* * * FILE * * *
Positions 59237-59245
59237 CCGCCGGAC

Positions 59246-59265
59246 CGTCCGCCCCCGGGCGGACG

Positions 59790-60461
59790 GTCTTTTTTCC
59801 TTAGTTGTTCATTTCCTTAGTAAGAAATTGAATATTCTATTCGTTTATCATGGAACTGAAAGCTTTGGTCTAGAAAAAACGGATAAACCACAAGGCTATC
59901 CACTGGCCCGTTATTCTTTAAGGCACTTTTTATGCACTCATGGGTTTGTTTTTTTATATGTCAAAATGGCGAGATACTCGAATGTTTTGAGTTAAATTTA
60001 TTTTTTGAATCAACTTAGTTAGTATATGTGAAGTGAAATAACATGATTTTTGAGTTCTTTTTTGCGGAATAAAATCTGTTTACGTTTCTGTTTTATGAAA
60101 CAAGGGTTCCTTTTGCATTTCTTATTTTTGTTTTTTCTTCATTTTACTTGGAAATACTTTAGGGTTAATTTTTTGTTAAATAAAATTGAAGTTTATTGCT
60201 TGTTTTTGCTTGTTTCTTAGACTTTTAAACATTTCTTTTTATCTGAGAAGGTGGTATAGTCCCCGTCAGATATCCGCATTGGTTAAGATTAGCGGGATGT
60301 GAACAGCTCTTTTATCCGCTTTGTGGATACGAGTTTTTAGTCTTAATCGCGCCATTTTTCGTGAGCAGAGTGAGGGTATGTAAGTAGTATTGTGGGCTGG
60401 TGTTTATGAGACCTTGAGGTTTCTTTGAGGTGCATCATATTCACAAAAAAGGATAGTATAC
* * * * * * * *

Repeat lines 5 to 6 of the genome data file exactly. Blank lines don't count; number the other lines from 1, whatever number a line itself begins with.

Positions 59790-60461
59790 GTCTTTTTTCC